Physocarpus / Ninebark

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Highly ornamental shrubs offering four seasons of interest

The Physocarpus genus contains highly ornamental, broadleaf, deciduous shrubs, commonly called ninebarks, grown for their graceful branches dense with colorful, maple-like foliage, which can be emerald green, gold, amber, or inky purple and usually exhibits fall color. Spherical clusters of small white to pink flowers bloom in spring or summer, followed by showy, bright, berry-like seed capsules. Honey bees, native bees, and butterflies love the flowers, and songbirds enjoy the seeds throughout winter. The shrubs are also appreciated, and named for, their attractive peeling bark, which exfoliates in ÔÇťnineÔÇŁ long, sinuous layers, an attractive winter feature.

Physocarpus is a small genus of about 10 species. Most are large, bushy, multi-stemmed, suckering shrubs that grow about 6 to 12 feet tall and wide, but some are smaller, typically staying about 5 to 6 feet tall, with a few varieties only reaching 3 to 4 feet tall. Three species of horticultural importance are P. alternans (dwarf ninebark), a native to western North America, including California; P. capitatus (Pacific ninebark, western ninebark), which is native to the Pacific Northwest; and P. opulifolius (Atlantic ninebark, common ninebark) that is a native shrub with an extensive range from Florida to northern Quebec and westward to the Rocky Mountains.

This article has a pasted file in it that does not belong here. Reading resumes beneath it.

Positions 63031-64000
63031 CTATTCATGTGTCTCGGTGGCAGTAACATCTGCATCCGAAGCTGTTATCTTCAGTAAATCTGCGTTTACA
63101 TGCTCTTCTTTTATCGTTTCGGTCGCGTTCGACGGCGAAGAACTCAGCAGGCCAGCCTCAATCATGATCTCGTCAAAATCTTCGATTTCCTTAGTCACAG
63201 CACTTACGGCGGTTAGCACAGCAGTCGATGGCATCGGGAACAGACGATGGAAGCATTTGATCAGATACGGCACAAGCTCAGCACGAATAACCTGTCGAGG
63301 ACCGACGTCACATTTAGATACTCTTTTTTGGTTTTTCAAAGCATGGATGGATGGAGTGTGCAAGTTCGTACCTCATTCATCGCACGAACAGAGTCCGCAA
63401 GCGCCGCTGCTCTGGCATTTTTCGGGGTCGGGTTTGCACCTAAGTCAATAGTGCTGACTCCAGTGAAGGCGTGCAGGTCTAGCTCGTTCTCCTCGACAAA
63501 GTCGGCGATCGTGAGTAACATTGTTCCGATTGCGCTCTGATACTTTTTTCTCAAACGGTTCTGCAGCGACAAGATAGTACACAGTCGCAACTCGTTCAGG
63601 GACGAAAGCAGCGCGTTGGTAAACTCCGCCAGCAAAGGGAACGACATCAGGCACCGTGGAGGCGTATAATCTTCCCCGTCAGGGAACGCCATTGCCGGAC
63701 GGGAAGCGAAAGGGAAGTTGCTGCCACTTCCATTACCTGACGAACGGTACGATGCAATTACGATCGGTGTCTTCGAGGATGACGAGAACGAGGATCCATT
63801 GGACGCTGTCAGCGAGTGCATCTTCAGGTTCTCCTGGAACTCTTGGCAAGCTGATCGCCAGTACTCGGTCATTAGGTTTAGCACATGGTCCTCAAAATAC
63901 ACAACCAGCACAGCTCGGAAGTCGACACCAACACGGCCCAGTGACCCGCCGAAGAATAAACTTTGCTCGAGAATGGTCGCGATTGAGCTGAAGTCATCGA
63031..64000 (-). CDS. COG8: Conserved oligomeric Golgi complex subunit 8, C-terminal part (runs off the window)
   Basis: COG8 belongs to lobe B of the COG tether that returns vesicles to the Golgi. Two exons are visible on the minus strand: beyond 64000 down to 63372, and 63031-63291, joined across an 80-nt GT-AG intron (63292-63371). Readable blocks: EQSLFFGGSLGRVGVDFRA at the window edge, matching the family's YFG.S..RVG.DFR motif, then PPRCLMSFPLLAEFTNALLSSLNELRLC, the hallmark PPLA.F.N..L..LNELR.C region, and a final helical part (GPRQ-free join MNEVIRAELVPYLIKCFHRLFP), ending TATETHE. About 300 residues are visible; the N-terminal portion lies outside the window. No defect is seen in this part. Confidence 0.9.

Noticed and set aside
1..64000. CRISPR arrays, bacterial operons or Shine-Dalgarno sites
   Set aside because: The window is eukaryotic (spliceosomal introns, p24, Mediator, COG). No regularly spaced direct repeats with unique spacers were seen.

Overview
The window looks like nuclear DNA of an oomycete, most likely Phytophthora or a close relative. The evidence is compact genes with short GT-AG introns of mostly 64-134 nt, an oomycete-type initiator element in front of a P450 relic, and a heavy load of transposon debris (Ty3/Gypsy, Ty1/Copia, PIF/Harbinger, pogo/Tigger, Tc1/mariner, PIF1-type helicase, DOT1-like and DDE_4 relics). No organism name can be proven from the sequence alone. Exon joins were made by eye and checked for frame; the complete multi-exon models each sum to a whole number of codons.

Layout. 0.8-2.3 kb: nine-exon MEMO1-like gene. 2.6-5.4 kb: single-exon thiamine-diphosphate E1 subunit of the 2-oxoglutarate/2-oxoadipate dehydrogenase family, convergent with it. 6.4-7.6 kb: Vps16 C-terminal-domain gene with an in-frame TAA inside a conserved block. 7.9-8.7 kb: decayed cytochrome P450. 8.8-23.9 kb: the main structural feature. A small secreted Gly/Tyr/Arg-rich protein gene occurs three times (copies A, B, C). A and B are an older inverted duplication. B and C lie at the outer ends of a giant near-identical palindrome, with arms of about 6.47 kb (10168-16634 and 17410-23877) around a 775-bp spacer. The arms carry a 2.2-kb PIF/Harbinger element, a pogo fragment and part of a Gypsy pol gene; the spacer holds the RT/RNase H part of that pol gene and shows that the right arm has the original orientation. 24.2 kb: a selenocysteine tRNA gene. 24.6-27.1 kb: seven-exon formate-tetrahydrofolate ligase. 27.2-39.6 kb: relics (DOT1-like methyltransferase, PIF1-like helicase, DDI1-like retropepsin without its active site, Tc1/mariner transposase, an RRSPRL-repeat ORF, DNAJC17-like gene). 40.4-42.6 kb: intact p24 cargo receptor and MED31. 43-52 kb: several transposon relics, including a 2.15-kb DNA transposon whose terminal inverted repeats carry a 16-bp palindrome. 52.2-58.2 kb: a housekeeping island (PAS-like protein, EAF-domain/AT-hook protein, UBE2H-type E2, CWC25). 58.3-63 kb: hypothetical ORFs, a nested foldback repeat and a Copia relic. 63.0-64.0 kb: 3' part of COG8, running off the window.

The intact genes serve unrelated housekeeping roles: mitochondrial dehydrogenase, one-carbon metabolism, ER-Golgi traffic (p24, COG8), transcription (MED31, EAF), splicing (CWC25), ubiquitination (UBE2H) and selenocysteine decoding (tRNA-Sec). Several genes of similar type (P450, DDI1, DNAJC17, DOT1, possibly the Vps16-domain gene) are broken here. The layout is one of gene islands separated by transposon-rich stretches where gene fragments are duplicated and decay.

Ninebarks are tough, cold hardy, and very adaptable. They are easy to grow and generally pest and disease free. Once established, the shrubs are drought tolerant and suitable for xeriscaping. Tall varieties are excellent options for naturalized plantings, hedges, and screens. Smaller varieties are great background plants in flower beds and borders, especially nice in cottage and informal gardens. However, the shrubs can be aggressively pruned immediately after flowering to maintain a desired size and shape.

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